October 1950, the Brooklyn Promenade opened in not only accord with Robert Moses, but also, the neighborhood of Brooklyn Heights.
In 1940, Moses attempted to design construction that would rip the neighborhood apart for the sake of the Brooklyn-Queens Expressway. Moses usually faced no opposition, but due to the complaints of the wealthy and powerful residents of the nieghborhood, construction was delay for four years until they reached a compromise.
If Moses would create a “cover” for the neighborhood, to protect the residents from highway noise and automobile smoke, the Brooklyn-Queens Expressway could be done. And so was the story.
Known as the “to-go” place for first dates, it may not be so much for the time being. Though the view is not blocked, the mission to “enhance” it is temporarily taking away from the serene scene. This enhancement is known as the Brookyn Bridge Park. Projected to be completed “by the end of 2009,” the nearly incomplete product is to include large lawns for “playing and sunbathing,” “salvage granite ‘river steps’,” a dog run and sand volleyball courts.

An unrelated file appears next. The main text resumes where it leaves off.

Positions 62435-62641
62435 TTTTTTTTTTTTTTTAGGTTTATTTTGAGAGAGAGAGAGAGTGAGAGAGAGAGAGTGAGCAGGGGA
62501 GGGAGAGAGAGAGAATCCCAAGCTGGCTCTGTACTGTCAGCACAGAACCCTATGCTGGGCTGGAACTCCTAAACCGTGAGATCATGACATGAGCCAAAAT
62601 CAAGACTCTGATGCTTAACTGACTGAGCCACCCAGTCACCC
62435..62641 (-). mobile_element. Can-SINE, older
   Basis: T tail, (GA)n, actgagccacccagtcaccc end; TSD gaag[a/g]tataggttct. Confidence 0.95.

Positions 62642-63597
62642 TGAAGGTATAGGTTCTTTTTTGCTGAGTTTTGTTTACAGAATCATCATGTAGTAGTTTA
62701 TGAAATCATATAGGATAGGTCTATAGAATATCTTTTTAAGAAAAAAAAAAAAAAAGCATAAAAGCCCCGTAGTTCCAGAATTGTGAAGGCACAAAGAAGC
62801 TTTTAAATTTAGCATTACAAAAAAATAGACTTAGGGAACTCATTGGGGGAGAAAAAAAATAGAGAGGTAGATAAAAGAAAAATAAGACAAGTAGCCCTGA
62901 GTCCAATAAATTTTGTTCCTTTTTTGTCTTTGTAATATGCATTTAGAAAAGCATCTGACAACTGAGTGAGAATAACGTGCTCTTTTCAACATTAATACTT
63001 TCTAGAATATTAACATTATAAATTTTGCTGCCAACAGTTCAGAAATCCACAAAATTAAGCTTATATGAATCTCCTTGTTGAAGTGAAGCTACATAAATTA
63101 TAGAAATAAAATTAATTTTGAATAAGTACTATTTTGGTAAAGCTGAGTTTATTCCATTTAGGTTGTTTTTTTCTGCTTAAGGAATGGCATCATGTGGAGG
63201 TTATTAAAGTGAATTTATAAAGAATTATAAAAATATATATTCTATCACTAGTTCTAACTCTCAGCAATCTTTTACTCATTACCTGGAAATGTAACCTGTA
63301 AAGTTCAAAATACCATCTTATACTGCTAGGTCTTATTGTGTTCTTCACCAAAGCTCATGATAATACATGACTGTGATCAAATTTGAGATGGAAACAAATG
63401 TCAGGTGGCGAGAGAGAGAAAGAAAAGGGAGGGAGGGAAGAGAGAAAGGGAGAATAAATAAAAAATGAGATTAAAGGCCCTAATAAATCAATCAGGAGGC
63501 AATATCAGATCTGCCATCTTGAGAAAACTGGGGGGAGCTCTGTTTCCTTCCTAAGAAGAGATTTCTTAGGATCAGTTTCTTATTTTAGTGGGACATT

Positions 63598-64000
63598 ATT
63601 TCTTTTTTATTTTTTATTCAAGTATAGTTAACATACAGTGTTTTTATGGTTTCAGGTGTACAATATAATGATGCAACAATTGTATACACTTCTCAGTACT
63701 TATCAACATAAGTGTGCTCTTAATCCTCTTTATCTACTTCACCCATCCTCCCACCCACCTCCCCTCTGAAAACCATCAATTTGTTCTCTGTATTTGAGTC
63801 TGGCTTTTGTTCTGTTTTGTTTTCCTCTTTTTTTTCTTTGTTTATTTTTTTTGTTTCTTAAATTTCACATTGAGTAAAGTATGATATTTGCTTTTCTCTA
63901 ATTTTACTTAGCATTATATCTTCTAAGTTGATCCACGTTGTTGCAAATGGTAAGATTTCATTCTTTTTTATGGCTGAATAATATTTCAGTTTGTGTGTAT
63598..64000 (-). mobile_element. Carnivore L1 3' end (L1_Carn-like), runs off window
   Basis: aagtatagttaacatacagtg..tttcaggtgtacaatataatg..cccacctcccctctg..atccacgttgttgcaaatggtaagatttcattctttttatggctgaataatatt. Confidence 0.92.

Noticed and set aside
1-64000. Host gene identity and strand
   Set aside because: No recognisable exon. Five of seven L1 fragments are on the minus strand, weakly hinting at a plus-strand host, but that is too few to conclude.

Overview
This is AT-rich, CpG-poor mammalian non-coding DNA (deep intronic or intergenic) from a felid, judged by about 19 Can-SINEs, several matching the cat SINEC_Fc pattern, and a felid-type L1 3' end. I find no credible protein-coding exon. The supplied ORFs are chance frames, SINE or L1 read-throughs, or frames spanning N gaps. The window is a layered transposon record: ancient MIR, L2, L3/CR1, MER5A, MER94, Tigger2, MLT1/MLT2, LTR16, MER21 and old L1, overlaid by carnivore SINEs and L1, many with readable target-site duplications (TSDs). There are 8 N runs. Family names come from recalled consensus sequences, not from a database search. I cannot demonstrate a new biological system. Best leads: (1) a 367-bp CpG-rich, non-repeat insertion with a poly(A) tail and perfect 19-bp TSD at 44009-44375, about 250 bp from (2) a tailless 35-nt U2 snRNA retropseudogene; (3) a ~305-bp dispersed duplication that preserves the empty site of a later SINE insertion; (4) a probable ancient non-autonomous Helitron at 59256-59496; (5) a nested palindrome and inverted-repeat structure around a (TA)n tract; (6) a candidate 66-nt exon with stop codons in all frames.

With the intent on becoming one of the best tourist attractions for New York City, it has even been awarded a national honor by the Washington, DC-based non-profit Waterfront Center for Comprehensive Waterfront Plans. Of the many pitfalls Moses has accomplished, this definitely has to be the best of them all— although that may be due to the fact that this was not an “original” idea of his in the first place.
Dating back to 1827, New York pioneer Hezekiah Pierreponte imagined a place for his neighborhood that could rival Manhattan’s Battery Park. He “lived and died in the belief and desire, that the Heights some day be made a public promenade,” reads a 19th century history book of his passion. In the end, he gave up his dream in the light of keeping a valued friendship, of which his proposal had began to deteriorate due to heavy opposition.
Possibly Moses didn’t come up with this idea on his own– but it definitely can be considered one of his most successful designs yet.